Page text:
Mark Richt would like to continue the brand of football that brought success to Georgia for more than a decade. It’s a brand of football that worked through four games of his inaugural season as the head coach at Miami.
Maybe there’s something to the claim that the opposition was the reason for the Hurricanes’ success on the ground over the first month of the season. It was a tough, physical brand of football; a solid run game complemented quarterback Brad Kaaya’s ability to throw down the field, keeping defenses off the junior signal-caller.
As the season has continued, it’s become clear that the physical style the Canes were winning with early is no longer viable. After winning his first four games with Miami, Richt has now lost four straight following Saturday’s 30-27 defeat in South Bend.
The fight was evident on the Canes’ sidelines for 60 minutes on Saturday. Miami never got down nor did it give up even after falling behind 20-0 early. The Canes scored 27 unanswered points and led in the fourth quarter.
Still they didn’t do it the way Richt would probably prefer to. In fact, it was the opposite approach that made the difference. Throwing on running downs produced the most offense for Miami and kept the Irish defense off balance. It just wasn’t quite enough on Saturday.
What started out to be a special season, with real aspirations of winning a first outright Coastal Division title and making a first-ever trip to the ACC Championship Game, teeters on the real possibly of missing a bowl game. That hasn’t happened since Al Golden’s first two seasons at Miami in 2011 and 2012.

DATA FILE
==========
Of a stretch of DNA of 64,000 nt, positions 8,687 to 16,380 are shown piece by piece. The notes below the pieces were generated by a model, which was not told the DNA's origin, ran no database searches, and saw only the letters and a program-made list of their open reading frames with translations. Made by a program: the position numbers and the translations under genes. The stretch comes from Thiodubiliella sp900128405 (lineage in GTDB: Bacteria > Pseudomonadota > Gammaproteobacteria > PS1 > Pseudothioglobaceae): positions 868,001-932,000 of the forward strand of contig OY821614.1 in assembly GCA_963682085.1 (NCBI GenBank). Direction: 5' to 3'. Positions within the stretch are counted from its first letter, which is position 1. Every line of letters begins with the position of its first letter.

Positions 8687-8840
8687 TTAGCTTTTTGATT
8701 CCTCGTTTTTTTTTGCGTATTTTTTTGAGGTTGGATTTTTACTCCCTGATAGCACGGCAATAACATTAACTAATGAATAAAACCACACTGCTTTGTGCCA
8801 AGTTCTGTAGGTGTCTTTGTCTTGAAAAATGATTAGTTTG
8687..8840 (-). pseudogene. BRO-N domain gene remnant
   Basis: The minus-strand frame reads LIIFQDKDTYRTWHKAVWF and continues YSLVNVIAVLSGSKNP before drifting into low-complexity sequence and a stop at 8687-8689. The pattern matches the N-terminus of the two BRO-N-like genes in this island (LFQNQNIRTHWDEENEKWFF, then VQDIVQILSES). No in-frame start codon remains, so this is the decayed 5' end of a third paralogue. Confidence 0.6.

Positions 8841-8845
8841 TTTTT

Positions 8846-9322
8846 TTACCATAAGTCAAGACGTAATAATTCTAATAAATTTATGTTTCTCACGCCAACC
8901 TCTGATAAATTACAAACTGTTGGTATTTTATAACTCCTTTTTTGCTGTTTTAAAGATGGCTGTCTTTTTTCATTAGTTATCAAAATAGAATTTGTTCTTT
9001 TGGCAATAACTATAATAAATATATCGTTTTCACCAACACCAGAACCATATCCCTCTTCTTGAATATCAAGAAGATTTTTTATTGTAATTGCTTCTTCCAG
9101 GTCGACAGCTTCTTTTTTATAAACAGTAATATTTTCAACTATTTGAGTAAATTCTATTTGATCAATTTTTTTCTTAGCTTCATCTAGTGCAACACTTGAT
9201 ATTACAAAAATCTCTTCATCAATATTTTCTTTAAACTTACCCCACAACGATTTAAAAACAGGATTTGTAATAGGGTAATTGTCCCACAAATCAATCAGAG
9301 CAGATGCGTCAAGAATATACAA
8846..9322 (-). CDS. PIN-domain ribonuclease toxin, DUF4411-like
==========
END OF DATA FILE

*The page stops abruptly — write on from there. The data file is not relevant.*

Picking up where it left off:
The Canes have played in bowl games in 15 of the last 18 seasons, but if this trend continues, they could be sitting home for the holidays. Right now the Canes aren’t blocking well enough, neither at the point of attack with linemen nor on the outside with receivers, to be the physical run-first team Richt has grown accustomed to coaching.
Exacerbating the problem is a Miami passing attack that has deteriorated due to Kaaya’s sore throwing shoulder and the necessity to throw, rather than the preference of it. Constantly falling behind the chains, the Canes have put pressure on a passing game that isn’t fooling anyone.
A gun-shy quarterback not mobile enough to evade the pass rush, Kaaya had landed on his backside more than any other quarterback in the conference (13 sacks) over the last four games heading into Saturday’s contest.
First-down throws, which became more prevalent in the second half against Notre Dame, were far more effective on Saturday and helped the Canes get back into the game. Still, it’s not the style Richt would prefer the Canes to employ. It’s not what he’s used to as a head coach.
At least he’s smart and flexible enough to make the adjustment when necessary. Richt isn’t afraid to implement a variation of his intended offense until he can recruit the athletes in the trenches to control games with long drives generated by the run game.
Now it will be interesting to see if Richt and Miami use that approach moving forward rather than waiting to fall behind by 20 points to do so… or will Richt continue with what he’s familiar with and do or die with that approach?